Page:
Eye For Film >> Movies >> Brigitte (2019) Film Review
Reviewed by: Amber Wilkinson
This crisply shot monochrome short from Lynne Ramsay has a shifting focus befitting of a film about someone who spends much of her life behind a lens. New York-based French photographer Brigitte Lacombe not only shoots in black and white but also wears "a uniform" of black short and skirt with sensible sandals to capture the portrait pictures she is famed for and examples of which appear in the film.
The film is part of fashion brand Miu Miu's series of Women's Tales but, as you might expect from Ramsay, it is not a chapter and verse guide to Lacombe's career but an immersive and often emotional snapshot. She captures the photographer at work, but also through interviews in which she discusses her work and her family relationships, particularly with her sister Marian, who is a documentary maker herself.
There's an obvious rapport between Ramsay and Lacombe, perhaps stemming from their own ways of seeing but extending beyond that. "It all comes by doing it again," Lacombe tells her, something that Ramsay herself no doubt experiences on the sets of her films.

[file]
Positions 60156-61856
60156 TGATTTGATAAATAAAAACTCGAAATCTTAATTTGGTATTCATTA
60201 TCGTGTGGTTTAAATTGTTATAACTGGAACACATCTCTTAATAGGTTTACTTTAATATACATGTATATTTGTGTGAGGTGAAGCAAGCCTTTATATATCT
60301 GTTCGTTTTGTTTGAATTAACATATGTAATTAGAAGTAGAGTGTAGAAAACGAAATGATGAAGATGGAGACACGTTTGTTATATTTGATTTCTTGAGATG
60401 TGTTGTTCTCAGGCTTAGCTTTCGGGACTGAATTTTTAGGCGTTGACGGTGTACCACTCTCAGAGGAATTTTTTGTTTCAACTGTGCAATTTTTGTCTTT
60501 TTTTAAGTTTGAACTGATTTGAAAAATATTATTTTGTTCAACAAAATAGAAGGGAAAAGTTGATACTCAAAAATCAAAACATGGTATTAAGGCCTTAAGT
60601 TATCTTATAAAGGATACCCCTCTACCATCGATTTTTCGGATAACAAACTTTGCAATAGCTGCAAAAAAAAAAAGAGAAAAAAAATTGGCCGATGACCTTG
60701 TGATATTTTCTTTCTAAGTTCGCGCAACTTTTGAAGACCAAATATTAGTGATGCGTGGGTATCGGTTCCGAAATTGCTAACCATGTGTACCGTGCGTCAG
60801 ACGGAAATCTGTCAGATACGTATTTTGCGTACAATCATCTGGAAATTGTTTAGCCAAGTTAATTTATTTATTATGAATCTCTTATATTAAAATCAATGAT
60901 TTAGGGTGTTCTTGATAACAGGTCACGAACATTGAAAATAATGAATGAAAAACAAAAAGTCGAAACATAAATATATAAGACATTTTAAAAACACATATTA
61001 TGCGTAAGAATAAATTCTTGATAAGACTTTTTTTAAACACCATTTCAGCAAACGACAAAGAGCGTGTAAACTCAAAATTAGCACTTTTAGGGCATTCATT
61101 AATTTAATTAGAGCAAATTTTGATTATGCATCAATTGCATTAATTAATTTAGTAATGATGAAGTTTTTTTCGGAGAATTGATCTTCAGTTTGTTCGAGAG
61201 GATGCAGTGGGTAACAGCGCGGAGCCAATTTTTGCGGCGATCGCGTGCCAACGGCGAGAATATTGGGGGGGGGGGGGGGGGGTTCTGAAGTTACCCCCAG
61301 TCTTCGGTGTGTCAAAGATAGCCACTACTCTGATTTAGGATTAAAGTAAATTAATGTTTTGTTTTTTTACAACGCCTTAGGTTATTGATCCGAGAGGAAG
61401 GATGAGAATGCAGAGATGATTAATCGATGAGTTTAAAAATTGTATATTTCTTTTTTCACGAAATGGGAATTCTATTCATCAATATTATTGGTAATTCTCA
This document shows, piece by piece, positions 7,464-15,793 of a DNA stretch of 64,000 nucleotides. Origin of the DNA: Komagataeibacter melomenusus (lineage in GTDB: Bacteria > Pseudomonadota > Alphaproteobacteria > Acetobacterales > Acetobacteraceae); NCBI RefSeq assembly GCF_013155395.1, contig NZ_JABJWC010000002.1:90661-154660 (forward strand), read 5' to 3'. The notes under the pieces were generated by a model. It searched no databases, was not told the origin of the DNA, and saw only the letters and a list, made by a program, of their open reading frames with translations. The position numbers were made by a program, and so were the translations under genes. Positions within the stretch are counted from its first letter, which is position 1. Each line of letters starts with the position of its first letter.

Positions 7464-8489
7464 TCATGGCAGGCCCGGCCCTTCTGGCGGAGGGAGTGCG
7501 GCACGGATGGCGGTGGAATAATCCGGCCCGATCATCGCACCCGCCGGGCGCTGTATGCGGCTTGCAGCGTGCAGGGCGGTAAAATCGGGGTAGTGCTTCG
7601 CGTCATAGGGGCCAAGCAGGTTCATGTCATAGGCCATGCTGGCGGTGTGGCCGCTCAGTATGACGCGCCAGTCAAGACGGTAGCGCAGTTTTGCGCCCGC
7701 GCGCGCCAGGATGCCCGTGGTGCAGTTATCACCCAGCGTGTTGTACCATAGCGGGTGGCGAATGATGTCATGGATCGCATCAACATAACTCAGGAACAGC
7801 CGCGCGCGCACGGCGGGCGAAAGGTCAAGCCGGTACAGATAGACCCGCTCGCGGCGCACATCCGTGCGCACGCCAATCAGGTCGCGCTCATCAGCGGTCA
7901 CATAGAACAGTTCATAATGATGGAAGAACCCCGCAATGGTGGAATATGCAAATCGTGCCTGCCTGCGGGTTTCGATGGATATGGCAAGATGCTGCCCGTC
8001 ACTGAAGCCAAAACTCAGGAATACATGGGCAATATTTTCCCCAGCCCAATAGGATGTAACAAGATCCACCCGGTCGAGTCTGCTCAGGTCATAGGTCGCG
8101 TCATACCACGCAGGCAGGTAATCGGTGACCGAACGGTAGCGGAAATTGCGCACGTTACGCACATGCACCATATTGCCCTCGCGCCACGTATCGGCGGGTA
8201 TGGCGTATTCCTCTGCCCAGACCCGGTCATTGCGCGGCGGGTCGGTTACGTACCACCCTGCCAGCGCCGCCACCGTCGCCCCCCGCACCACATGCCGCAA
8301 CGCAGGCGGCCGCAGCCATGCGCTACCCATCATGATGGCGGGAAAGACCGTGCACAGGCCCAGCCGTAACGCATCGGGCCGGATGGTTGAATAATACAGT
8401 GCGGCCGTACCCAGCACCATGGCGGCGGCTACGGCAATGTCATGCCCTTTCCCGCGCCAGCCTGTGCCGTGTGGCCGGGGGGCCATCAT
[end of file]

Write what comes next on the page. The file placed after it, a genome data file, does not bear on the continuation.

Ramsay is both portrait maker and subject here. We see her edging closer with the camera - mostly held by her regular cinematographer Thomas Townend - as Lacombe takes photos and encourages her to pose in certain ways. She tells Ramsay there's a sweet spot for her subjects between "tension and relaxation" and that having her subjects feel "grounded" is important. Later, in among the various subjects having their photos taken, we see Ramsay and her partner and daughter pose for photographs with Townend's drifting camera balancing the stasis of the still photography at the film's heart.
The revelations may not be earth shattering on either side of the camera, but they are honest are delivered with the intimacy of a secret.Reviewed on: 07 Jul 2020